Democracy Gone Astray

Democracy, being a human construct, needs to be thought of as directionality rather than an object. As such, to understand it requires not so much a description of existing structures and/or other related phenomena but a declaration of intentionality.
This blog aims at creating labeled lists of published infringements of such intentionality, of points in time where democracy strays from its intended directionality. In addition to outright infringements, this blog also collects important contemporary information and/or discussions that impact our socio-political landscape.

All the posts here were published in the electronic media – main-stream as well as fringe, and maintain links to the original texts.

[NOTE: Due to changes I haven't caught on time in the blogging software, all of the 'Original Article' links were nullified between September 11, 2012 and December 11, 2012. My apologies.]

Friday, May 27, 2011

Harper blocks mention of 1967 border in G8 Mideast statement

Stephen Harper blocked G8 leaders from declaring in their summit statement that Middle East peace talks should be based on returning to Israel’s pre-war 1967 borders, plus negotiated land swaps.

Full Article

PM to extend Libyan mission

Stephen Harper is planning to extend Canada’s controversial military intervention in Libya and will ask the Commons, which he controls, to approve this.

He announced this Friday at the Group of Eight leaders’ meetings in France.

It’s not clear yet how long Mr. Harper intends to extend Canada’s involvement.

Full Article

Jim Flaherty’s son joins Fords at City Hall

Councillor Doug Ford has hired federal Finance Minister Jim Flaherty’s son, Galen, as a summer student, forging a new link in the close, mutually beneficial friendship between the conservative families.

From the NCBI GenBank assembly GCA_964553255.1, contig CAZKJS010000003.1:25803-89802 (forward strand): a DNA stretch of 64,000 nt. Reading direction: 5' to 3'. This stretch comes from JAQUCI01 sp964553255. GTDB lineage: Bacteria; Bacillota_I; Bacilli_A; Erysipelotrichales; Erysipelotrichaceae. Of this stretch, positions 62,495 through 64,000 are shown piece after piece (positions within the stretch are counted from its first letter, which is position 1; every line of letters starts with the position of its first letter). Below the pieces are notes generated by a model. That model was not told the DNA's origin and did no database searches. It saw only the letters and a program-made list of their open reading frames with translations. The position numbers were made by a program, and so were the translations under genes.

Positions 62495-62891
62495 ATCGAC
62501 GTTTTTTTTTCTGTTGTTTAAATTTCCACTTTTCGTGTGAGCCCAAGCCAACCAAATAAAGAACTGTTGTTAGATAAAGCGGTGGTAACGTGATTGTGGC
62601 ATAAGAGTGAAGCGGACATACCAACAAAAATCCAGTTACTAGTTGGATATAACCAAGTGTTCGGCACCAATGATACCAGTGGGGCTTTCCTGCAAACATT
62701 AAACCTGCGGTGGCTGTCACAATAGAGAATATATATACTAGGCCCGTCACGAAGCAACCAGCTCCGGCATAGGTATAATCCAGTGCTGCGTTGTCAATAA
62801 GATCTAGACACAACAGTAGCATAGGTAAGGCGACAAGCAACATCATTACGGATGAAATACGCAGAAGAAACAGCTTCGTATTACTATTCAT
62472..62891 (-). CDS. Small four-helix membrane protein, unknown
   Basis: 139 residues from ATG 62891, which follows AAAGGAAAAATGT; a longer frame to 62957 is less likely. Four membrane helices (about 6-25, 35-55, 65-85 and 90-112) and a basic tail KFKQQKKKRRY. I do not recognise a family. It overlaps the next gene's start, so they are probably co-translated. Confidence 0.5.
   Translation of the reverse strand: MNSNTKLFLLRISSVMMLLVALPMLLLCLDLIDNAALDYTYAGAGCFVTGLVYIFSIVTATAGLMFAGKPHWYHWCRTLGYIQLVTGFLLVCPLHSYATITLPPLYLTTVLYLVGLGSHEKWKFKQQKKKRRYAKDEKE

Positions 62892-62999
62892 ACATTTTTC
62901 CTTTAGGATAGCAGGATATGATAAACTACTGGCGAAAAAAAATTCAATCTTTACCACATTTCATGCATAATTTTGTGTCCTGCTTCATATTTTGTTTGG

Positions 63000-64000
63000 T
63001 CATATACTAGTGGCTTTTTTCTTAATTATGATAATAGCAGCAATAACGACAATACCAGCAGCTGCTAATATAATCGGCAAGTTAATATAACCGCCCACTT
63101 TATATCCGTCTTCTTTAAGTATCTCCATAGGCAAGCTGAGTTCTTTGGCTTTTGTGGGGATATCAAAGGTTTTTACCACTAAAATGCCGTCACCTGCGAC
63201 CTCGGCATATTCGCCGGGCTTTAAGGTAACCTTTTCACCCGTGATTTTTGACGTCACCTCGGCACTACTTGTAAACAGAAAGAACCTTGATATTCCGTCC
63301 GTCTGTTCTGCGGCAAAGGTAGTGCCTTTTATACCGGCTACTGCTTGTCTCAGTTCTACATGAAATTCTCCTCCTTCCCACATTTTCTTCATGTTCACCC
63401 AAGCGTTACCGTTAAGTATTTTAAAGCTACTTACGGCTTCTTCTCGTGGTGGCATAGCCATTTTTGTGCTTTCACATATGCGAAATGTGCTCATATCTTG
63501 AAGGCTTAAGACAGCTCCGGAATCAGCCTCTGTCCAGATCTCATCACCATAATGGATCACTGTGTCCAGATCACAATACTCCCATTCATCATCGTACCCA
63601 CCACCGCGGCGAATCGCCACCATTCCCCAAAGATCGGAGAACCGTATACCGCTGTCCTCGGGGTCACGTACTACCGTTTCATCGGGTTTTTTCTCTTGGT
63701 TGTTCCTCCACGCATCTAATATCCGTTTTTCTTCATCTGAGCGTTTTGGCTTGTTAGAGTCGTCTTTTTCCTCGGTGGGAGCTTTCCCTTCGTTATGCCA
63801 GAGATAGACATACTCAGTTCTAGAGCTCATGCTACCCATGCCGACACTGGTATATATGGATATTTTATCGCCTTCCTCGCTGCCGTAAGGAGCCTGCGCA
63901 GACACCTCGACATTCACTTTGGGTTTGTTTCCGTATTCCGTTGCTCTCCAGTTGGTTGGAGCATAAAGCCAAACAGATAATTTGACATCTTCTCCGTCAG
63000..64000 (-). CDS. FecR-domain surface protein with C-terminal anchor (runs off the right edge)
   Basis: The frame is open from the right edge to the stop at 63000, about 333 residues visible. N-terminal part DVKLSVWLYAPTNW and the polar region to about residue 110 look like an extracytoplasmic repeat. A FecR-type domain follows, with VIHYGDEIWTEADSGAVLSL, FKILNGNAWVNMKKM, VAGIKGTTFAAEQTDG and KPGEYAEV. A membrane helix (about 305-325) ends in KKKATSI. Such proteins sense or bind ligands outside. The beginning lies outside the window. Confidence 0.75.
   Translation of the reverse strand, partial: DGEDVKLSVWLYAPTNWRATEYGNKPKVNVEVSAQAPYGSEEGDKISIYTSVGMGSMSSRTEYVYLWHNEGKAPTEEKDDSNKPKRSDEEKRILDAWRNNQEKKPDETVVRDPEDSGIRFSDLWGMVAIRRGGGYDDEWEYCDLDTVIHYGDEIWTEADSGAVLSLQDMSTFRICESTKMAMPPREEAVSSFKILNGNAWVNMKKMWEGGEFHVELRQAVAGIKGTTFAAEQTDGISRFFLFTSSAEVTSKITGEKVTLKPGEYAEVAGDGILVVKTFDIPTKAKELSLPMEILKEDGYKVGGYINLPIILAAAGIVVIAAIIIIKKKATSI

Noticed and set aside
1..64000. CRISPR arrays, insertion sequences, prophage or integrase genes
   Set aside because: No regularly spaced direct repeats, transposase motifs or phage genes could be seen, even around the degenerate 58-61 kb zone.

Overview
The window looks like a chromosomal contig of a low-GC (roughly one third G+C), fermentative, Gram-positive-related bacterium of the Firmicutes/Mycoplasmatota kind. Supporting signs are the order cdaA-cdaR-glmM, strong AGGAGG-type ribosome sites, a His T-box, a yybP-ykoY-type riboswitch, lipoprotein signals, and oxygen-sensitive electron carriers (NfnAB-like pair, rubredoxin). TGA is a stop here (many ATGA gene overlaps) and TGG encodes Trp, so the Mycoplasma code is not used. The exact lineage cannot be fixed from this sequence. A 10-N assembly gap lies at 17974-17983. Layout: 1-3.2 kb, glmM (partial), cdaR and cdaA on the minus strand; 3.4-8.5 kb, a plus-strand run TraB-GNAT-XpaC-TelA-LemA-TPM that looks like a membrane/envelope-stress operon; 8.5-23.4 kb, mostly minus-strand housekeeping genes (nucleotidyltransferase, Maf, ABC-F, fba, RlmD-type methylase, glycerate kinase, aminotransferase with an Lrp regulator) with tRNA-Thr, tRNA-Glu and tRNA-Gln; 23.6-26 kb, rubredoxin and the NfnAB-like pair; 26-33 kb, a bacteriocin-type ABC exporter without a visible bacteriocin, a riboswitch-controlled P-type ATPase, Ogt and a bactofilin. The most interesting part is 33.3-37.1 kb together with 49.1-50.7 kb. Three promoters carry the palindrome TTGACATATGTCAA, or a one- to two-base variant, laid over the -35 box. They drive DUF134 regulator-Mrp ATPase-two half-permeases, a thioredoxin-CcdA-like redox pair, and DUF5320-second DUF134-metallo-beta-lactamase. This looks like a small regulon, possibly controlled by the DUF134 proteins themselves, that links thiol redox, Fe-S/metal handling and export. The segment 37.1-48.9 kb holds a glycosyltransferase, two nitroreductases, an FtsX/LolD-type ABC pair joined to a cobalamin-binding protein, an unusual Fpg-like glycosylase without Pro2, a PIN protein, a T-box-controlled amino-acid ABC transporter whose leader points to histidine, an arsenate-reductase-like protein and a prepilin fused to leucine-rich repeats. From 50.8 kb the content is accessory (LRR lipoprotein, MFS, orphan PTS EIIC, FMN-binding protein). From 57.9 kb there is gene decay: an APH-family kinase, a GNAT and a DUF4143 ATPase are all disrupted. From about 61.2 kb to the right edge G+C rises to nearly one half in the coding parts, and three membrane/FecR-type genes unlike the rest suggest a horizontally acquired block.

Full Article

NDP will learn to live without party subsidies: Layton

OTTAWA—Jack Layton says ending the public financing of political parties is bad for democracy, but he has little hope the Conservative government will change its mind so New Democrats will learn to live with it.

“This of course opens the door then for big money to come back into politics, where private fundraising will become the engine of the political system. We think that’s wrong,” Layton told reporters on Wednesday.

“Of course our party will live with the new rules even though we think that they actually undermine democracy and we will all just have to work harder to raise the funds that are necessary.”

Finance Minister Jim Flaherty confirmed on Wednesday that his upcoming budget would make a longtime Conservative dream a reality and end the per-vote subsidy that provides political parties with a total of $27 million annually.

Full Article

Tea Party Targets Schools For 'Constitution Week'

MALTA, Idaho — America's kids will be learning about the U.S. Constitution this coming school year with help from a decidedly conservative Idaho publishing house, if a tea party group gets its way.